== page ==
Uniting education, industry

Amy Poppinga

Amy Poppinga

From Feb. 14 to 16, students from Lake Area Technical Institute, Mitchell Technical Institute and SDSU will be competing at the Postsecondary Agricultural Students (PAS) State Conference on SDSU’s campus.

Approximately 71 agricultural students, including about 39 members of the SDSU PAS chapter, will participate in contests throughout the conference for a chance at a state title and the opportunity to go to nationals in Dallas on March 12 through 15.

Some of the many contests include: general livestock, dairy, equine, agricultural mechanics, business management, career planning, prepared and impromptu speaking and horticulture.

According to Brittany Nussbaum, a fourth-year agricultural business and dairy production major at SDSU and the PAS national president, competition is a large part of PAS. “We’re here to motivate young professionals in their majors to compete against each other to improve themselves in their area of study,” she said.

When not competing, the students will attend seminars and workshops and take tours. Three tours will be given on the morning of Feb. 15; the first will feature the S.D. Soybean Processors and Schadé Vineyards; the second, the VeraSun Ethanol Plant and Midwest Seeds; and the third, the SDSU cow/calf, sheep, dairy and horse units and the meats lab.

During the afternoon on Feb. 15, the PAS students can attend several seminars with speakers such as Brian and Darren Hefty of Hefty Seed Company and Kelly Bruns, a professor in the animal science department. Later that evening, a banquet will be held to announce the winners of the contests, and after the banquet, the contestants can participate in a paintball tournament. The convention will conclude with a board meeting on Feb. 16.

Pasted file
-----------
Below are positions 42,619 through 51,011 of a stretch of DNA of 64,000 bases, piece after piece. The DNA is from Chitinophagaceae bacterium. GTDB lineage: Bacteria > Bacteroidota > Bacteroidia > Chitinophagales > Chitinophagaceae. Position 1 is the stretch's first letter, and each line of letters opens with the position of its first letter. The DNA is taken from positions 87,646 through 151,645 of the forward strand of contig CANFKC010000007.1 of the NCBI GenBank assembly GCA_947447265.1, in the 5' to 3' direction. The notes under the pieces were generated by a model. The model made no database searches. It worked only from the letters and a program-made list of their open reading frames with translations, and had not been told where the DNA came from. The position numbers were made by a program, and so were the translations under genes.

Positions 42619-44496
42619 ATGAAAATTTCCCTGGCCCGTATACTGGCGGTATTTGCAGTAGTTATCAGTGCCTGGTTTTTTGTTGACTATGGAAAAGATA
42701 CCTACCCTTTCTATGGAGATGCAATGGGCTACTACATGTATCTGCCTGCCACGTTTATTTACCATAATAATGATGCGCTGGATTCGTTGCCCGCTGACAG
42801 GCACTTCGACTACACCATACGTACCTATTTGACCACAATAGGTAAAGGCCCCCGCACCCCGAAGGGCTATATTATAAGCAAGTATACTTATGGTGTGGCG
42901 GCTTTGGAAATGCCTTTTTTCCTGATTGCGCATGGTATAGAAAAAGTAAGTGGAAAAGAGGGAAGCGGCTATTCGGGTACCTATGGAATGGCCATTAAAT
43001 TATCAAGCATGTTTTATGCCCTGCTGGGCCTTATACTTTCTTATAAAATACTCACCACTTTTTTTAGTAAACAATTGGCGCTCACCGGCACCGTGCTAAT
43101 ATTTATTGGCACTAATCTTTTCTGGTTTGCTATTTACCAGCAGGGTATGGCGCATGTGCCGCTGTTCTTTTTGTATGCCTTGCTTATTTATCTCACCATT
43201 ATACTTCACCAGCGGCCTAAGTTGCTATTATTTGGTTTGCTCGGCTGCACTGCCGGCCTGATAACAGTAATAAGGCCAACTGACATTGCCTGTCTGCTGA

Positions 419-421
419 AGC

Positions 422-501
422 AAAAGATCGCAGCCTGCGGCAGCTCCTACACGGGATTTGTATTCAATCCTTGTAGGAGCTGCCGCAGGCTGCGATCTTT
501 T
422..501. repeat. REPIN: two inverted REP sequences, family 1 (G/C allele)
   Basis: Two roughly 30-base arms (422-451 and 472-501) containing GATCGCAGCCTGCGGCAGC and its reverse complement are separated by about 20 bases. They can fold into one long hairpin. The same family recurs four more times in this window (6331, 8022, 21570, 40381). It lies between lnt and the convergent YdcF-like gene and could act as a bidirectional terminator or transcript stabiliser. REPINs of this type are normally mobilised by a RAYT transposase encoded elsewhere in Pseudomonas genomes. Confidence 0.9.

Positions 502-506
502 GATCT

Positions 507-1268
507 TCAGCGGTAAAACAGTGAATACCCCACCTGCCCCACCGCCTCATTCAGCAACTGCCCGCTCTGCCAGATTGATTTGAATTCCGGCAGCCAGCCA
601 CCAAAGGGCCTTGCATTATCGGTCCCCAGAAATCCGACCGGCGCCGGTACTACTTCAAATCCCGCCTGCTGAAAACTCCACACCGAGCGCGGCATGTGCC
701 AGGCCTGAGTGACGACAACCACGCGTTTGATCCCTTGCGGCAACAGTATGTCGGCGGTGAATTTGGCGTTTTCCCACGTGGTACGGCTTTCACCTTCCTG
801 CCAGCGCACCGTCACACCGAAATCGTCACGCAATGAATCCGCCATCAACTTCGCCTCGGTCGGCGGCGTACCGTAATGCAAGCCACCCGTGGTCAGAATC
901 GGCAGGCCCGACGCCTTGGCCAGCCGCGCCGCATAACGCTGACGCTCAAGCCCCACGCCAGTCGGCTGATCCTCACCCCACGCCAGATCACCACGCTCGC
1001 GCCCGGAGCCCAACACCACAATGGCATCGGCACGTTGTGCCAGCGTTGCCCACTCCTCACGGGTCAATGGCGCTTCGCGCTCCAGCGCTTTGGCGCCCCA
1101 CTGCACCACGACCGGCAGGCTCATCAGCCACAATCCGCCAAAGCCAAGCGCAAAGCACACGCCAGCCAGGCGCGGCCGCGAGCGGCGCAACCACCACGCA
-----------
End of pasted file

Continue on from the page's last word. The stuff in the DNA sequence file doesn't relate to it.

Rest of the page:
Both Nussbaum and Vanessa Pooch, a sophomore agricultural business major, hope the convention will have long lasting benefits for the PAS students who attend.

“Our main motto is to unite education and industry,” said Nussbaum. “We try to make sure that any of the judges or people that are helping out with the conference are industry leaders or representatives, so that the students get to meet those people and create a network so when they get out of college they have connections that they can use to start their careers.”

Pooch, who is the state registration coordinator, said, “Maybe [the PAS contestants] will find a career path that they want to take after graduation. A lot of students ? want something to do with agriculture but not necessarily farming. This is the opportunity to learn about other careers within agriculture.”

According to the National PAS Web site, “The National Postsecondary Agricultural Student Organization provides opportunities through a collegiate educational process that promotes individual growth, leadership and strong personal ethics for individuals who are pursuing careers in agriculture.”

Nussbaum described PAS as much like FFA, and she said that PAS offers opportunities for leadership development, travel and friendships with students who are agricultural majors.

Students interested in joining PAS should contact SDSU Chapter President Betsy Steckel. Students can still sign up for the South Dakota PAS Convention, though they will have to pay a late registration fee.